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Browsing by Subject "zebrafish"

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  • Moog, Maia (2022)
    Catastrophic childhood epilepsies are characterized by persistent seizures and are frequently associated with cognitive and developmental impairments. Many, approximately 30%, of these epilepsies are rare genetic disorders that do not have effective therapeutic options. The bench to drug process is lengthy and expensive, and thus it is critical to find more affordable drug screening options. Zebrafish are an ideal model organism for screening studies as they share considerable (70%) genetic similarities with humans and are cheap to maintain with efficient breeding capabilities. In the present study, 37 zebrafish lines were screened for epileptic brain activity to identify high priority genes for future pharmacology studies. Each zebrafish line, generated by CRISPR-Cas9 represents a single gene loss of function mutation associated with 3 epilepsy based on genome wide association studies. Larval zebrafish were screened for spontaneous seizure activity using electrophysiological assays. The following 8 genes were significantly associated with spontaneous seizure activity in zebrafish: EEF1A, ARX, GRIN1, GABRB3, PNPO, STRADA, SCN1A, and STXBP1. There is now an open-source database for all 37 zebrafish lines, which contains sequencing information, survival curves, behavioral profiles, and electrophysiological data. The findings reveal novel target genes for future drug development and discovery. Future work is needed to explore whether zebrafish also model co-morbidities commonly seen in human patients with epilepsy.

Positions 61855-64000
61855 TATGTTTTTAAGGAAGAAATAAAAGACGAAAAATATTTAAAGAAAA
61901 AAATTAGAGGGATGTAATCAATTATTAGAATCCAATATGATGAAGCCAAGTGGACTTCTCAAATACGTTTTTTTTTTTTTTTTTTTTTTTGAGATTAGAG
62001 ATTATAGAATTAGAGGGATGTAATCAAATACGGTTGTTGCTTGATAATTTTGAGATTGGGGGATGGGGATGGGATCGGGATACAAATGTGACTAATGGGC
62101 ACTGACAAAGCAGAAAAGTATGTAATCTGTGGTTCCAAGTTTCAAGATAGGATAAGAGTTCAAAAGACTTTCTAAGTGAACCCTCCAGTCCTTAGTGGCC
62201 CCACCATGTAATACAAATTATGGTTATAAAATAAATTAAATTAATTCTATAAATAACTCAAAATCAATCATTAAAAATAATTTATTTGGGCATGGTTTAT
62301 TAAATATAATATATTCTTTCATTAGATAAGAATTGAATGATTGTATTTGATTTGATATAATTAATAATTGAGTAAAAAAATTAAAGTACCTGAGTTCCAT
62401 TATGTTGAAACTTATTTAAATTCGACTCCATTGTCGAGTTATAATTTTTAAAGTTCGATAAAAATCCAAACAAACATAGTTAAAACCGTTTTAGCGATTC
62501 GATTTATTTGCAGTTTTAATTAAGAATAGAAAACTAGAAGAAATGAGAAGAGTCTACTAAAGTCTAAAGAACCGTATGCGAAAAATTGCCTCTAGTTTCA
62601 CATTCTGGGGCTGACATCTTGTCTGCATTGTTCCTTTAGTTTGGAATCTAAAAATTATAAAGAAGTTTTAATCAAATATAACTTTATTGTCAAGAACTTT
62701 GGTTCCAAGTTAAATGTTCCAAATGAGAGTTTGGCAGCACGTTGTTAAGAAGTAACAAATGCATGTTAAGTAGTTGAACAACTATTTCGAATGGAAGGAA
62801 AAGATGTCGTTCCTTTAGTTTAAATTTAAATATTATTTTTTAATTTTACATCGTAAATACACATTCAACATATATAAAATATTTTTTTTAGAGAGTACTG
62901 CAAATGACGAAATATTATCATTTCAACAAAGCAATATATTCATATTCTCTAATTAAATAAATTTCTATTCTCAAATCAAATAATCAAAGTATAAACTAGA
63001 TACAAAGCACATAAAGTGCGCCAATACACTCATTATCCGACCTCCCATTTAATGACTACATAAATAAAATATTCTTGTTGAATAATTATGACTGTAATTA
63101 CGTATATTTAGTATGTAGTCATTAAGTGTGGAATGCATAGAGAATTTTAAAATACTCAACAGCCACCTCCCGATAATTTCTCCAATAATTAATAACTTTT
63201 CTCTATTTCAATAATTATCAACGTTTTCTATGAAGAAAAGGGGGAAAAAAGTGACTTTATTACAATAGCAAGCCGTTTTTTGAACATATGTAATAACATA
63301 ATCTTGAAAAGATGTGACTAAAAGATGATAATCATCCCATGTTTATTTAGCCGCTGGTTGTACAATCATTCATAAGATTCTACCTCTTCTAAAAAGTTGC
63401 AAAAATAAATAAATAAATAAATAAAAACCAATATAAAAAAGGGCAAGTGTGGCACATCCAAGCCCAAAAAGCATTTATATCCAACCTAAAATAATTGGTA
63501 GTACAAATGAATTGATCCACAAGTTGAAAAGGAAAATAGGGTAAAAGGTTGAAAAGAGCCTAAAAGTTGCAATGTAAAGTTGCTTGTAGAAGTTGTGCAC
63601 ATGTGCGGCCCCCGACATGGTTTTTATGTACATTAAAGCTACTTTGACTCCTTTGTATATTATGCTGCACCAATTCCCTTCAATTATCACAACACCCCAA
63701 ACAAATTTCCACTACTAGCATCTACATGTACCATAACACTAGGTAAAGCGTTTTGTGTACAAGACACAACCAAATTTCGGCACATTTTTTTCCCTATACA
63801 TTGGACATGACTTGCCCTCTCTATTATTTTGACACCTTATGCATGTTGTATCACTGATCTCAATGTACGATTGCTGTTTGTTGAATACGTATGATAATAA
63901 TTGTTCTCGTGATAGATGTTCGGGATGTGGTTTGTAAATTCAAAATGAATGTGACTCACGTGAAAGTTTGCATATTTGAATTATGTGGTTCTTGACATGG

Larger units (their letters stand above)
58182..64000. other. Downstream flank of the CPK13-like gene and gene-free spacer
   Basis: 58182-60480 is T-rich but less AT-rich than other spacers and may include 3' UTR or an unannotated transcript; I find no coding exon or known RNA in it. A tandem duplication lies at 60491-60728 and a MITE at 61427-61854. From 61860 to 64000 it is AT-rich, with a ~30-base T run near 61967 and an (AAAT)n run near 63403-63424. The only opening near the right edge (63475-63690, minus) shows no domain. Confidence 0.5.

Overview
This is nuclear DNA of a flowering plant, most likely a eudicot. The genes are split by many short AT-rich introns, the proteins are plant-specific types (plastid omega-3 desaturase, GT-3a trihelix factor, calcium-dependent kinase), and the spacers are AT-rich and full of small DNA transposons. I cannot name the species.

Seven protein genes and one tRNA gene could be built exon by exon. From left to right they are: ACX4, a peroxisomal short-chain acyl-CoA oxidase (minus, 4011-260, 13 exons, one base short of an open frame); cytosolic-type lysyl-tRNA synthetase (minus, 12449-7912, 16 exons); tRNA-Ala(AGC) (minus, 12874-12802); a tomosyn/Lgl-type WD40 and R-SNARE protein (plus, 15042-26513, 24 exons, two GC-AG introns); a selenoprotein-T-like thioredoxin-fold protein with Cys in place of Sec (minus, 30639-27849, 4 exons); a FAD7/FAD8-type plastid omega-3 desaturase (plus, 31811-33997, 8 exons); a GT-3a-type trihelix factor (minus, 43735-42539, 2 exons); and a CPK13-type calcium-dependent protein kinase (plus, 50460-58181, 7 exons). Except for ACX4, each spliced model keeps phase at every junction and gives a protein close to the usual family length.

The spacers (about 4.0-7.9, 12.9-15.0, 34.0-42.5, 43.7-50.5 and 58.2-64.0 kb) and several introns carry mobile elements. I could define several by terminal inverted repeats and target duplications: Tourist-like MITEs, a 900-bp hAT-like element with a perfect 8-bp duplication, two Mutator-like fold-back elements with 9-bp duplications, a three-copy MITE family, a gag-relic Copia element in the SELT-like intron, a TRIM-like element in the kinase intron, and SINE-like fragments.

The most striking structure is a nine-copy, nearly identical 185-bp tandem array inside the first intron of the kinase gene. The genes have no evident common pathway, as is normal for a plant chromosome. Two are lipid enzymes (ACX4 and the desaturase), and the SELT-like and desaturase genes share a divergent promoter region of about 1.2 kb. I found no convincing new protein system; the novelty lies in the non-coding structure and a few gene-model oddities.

• Chalas, Petros (2020)
    Histamine and hypocretin/orexin are neuromodulators important for regulation of alertness and wakefulness. These systems project to major areas of the brain, are highly conserved among vertebrates and they significantly innervate each other. Different studies have indicated an interaction between the histaminergic and orexin systems, however the role of histamine in this interaction is still not well-established. The goal of this study was to examine possible changes in orexin neurons development and larvae behaviour, after genetic loss of histamine decarboxylase (hdc), the histamine-synthesizing enzyme. Using whole-mount in-situ hybridization and immunofluorescence staining we observed a significant reduction in the expression of the hcrt mRNA and the orexin A peptide in 6 dpf hdcKO zebrafish larvae. However, KO of hdc had no effect on startle response, dark flash response and sleeping behaviour of 6 dpf larvae. To further investigate the regulatory role of the histaminergic system, we employed treatment of hdcWT and KO larvae with ciproxifan, a histamine H3 receptor inverse agonist. Ciproxifan treatment increased darkness habituation in 7 dpf hdcWT and KO larvae but reduced the intensity of the dark flash response only on hdcWT larvae. Furthermore, ciproxifan treatment differentially affected the expression of the orexin A peptide in 7 dpf hdcWT and KO larvae but had no effect on the expression levels of the hcrt mRNA. Collectively, these findings suggest the significance of histaminergic signaling for normal development of orexin neurons and the implication of histamine in the execution of the dark flash response. Lastly, this study indicates the complex role of the histamine H3 receptor and the requirement of further studies for better characterization of its function.